The renowned author of children's and youth literature, Otfried Preußler, has died at the age of 89. His famous novel characters such as 'Räuber Hotzenplotz', 'kleine Hexe' or 'Krabat', to mention just a few, live on.
Preußler not only brought German-speaking children into the world of great reading. His works have been translated into 55 languages.
The translation of children's and youth literature is not exactly a simple task for literary translators. It was once asked how the folk song of 'Räuber Hotzenplotz', entitled "Alles neu macht der Mai" should be translated into the various foreign languages. In this instance, the translator has to find the correct adaptation.
It is interesting to take a look at the various book titles that have been given to Preußler's works abroad. Preußler had taken the name "Hotzenplotz" because of its onomatopoeic quality. The name should describe a wild, sinister person, hence the dark tonality with the double use of 'o'.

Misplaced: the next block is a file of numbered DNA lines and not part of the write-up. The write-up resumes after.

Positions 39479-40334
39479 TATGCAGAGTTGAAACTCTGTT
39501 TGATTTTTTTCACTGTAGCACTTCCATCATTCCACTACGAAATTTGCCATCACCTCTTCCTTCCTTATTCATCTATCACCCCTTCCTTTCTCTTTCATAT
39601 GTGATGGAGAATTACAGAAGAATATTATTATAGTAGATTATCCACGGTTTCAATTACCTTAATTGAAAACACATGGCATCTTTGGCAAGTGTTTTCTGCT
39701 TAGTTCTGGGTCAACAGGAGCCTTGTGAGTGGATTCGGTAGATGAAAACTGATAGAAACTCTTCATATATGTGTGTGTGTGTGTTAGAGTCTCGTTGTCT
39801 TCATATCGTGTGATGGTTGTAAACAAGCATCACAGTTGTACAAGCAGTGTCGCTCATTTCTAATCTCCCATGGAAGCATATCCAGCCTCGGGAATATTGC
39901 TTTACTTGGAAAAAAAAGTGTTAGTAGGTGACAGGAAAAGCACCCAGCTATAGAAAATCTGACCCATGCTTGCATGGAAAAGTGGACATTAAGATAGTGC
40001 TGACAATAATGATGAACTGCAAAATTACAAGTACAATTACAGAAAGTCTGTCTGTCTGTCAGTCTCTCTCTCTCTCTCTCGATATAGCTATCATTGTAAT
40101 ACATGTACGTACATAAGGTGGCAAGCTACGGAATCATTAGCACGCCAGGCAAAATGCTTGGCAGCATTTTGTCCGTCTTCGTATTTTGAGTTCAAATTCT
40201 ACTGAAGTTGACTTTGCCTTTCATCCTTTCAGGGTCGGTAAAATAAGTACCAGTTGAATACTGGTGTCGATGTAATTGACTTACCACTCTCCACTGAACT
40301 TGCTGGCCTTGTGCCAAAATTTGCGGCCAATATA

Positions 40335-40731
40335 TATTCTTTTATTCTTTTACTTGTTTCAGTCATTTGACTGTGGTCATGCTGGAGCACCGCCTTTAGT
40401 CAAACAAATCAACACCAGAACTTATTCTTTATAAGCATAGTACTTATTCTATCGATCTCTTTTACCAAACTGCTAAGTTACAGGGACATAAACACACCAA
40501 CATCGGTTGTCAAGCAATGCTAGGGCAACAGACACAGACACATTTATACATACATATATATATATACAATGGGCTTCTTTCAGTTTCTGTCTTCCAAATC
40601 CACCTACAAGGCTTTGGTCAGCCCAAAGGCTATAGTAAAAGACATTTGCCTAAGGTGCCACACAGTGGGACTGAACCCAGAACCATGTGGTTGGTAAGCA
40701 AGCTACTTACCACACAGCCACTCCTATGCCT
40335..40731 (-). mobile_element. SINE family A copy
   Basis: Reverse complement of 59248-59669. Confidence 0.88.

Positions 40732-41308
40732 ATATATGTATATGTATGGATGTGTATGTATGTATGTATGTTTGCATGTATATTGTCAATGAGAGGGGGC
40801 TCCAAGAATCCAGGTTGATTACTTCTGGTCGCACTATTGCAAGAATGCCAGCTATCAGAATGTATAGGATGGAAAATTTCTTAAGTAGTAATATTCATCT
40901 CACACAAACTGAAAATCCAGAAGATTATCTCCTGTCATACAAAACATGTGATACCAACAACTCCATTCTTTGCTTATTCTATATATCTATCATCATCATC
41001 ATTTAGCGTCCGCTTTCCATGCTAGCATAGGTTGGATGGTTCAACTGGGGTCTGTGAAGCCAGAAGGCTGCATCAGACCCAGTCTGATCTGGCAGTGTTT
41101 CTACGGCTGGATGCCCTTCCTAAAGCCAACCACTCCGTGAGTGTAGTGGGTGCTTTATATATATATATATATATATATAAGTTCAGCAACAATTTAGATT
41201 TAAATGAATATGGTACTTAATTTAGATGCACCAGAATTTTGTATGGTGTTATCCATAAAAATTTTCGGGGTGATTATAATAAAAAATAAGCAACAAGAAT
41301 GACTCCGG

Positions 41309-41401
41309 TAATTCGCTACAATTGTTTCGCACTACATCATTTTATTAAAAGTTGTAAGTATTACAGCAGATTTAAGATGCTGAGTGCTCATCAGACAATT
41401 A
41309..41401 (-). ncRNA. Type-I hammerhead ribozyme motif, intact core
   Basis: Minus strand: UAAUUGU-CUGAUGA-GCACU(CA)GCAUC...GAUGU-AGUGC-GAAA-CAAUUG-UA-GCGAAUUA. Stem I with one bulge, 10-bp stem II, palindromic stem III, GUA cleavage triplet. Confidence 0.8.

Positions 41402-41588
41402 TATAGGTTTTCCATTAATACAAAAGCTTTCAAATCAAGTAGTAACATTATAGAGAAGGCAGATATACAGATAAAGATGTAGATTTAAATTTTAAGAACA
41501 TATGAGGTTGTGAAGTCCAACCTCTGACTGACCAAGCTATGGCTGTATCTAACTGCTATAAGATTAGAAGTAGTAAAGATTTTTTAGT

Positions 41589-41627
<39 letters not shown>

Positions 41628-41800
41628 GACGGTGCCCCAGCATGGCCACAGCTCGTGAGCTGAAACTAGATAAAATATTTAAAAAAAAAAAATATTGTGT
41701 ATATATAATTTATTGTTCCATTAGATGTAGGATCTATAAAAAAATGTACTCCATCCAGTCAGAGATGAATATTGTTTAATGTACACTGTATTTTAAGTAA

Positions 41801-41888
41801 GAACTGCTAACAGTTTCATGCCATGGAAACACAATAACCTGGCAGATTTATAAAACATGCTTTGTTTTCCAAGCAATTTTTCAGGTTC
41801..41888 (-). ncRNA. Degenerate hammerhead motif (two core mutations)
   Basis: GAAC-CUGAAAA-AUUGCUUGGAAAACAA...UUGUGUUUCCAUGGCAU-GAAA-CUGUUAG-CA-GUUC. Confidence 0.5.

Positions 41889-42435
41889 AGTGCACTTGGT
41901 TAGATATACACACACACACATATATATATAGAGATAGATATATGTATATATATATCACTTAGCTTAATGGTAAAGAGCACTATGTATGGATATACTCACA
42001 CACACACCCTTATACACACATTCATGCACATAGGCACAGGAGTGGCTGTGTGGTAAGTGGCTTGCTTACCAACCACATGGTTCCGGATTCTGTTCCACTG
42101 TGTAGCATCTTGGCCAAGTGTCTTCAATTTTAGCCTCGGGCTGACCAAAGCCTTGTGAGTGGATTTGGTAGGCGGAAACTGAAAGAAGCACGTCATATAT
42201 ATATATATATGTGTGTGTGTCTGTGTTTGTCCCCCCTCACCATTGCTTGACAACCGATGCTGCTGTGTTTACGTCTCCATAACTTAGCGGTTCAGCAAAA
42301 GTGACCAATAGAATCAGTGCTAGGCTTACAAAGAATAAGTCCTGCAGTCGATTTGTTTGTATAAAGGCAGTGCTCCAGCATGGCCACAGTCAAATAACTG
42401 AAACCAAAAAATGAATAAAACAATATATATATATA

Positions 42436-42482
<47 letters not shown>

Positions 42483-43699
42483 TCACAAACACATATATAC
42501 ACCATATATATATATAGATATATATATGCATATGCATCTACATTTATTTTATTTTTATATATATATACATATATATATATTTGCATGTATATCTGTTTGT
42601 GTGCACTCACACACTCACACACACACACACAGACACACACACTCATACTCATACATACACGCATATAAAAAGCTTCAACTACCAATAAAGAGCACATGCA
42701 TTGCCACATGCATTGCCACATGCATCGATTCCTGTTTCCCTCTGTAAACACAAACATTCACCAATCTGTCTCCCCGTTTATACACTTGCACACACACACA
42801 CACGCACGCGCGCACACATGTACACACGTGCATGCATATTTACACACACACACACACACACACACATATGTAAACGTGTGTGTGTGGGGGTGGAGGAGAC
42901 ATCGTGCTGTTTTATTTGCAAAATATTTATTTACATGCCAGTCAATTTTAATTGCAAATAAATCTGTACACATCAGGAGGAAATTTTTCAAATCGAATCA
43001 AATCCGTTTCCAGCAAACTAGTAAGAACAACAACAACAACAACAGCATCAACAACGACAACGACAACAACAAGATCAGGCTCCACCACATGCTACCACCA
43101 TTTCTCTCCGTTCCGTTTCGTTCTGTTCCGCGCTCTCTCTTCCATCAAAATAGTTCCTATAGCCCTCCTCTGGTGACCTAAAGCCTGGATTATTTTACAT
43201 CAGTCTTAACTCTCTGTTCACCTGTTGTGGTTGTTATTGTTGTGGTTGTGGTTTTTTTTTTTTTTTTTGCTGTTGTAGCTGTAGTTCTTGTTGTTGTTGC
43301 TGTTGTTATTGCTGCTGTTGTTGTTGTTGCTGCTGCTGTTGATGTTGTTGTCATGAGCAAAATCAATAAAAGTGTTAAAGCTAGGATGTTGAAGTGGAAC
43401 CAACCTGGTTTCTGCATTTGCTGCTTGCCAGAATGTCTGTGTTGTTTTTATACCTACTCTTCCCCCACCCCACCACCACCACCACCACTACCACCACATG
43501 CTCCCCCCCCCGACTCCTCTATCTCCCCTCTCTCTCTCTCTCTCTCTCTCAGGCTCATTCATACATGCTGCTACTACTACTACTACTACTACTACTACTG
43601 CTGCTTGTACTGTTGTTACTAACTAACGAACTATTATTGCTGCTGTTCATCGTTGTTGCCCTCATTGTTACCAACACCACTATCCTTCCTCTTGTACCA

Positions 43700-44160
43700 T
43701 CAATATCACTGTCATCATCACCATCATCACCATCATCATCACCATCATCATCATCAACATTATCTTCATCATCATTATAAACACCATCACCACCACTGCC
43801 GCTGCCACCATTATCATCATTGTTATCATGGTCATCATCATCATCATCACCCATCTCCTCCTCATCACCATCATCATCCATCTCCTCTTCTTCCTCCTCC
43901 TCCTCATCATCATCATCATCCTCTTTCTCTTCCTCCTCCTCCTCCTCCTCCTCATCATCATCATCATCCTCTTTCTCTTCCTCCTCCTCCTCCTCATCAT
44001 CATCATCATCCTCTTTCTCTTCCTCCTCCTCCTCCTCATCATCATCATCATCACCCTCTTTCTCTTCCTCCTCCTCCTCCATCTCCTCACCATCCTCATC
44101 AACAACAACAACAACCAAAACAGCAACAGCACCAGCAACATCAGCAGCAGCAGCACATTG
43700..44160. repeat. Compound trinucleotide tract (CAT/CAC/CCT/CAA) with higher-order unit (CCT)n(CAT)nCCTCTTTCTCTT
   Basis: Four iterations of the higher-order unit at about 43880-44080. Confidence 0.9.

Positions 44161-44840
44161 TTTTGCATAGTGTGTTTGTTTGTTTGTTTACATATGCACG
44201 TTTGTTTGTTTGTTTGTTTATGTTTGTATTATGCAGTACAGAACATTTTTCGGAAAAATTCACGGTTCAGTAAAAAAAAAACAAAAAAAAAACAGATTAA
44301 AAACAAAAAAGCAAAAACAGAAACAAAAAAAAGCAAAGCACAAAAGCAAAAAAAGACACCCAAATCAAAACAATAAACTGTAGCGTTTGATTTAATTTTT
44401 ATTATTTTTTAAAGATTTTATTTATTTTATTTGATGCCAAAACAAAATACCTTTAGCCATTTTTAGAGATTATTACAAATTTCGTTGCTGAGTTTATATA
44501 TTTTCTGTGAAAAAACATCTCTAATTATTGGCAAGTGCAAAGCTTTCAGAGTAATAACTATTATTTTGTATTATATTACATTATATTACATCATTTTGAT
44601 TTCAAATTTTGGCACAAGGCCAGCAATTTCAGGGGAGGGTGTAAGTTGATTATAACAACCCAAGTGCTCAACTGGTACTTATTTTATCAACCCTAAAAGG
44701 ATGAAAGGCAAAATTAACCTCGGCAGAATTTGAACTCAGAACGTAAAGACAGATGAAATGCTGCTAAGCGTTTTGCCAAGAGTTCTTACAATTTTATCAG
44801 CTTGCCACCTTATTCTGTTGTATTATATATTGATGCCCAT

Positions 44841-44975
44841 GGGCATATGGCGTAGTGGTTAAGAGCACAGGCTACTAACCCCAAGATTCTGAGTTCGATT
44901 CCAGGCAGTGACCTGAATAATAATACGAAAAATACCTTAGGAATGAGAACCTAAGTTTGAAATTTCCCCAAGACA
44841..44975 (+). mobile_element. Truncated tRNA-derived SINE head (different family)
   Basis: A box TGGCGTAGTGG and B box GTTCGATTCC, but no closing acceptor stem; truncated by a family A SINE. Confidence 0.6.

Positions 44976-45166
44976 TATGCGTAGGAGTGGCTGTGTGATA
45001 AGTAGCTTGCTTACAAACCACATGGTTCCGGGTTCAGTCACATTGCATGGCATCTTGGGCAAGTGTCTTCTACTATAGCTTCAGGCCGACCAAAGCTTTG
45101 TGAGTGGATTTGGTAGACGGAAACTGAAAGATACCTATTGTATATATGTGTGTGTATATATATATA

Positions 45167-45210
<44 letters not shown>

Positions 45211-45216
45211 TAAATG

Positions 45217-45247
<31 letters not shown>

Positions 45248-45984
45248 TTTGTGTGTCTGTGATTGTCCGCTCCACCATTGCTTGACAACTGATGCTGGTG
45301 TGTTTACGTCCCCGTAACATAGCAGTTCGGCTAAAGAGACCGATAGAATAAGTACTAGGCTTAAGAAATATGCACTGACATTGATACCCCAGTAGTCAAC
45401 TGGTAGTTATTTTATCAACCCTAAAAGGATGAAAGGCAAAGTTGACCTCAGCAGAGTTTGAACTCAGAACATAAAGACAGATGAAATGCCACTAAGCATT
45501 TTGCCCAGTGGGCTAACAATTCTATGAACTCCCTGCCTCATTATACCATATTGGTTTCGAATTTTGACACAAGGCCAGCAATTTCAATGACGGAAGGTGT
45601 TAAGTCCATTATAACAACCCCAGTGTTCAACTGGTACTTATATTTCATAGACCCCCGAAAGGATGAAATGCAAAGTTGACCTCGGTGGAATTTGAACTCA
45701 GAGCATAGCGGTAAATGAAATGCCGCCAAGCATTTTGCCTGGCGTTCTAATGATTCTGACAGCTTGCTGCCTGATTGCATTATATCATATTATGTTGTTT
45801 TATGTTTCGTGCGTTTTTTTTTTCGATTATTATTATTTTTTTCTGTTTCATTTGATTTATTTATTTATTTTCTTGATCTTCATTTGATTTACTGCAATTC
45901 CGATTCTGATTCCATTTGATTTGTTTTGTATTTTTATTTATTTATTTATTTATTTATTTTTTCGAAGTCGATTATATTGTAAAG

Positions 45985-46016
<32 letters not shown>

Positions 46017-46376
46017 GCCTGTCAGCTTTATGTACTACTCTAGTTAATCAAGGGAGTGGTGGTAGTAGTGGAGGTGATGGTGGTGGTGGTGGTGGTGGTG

Henceforth, the reader in another target language should experience something similar when browsing in 'Hotzenplotz', as would a German reader. For this purpose, the various translators and their proofreaders have selected different names for the evildoer.
In the English version, the name 'Hotzenplotz' is kept, and the attribute of 'Robber' is simply added. In Afrikaans, the name sounds similar to the German: "Die Rower Hotsenplots". In Danish, it sounds quite different: Here, the name 'Hotzenplotz' becomes „Røveren Runkeldunk“. French displays a very different version of the translation with the use of "Le Brigand Briquambroque". Spanish uses a different play on words through its selection of the title „El Bandido Saltodemata“. Norwegian takes a very different approach in its translation of the name, using the "Røver Pannebrask", as has Portuguese with the name "O Ladrão Catabrum", or the Finnish translation of the name „Ryöväri Hurjahanka“.
Onomatopoeia plays an especially important role in the translation of children's literature, and in these works, the creation of character names is often an onomatopoeic process.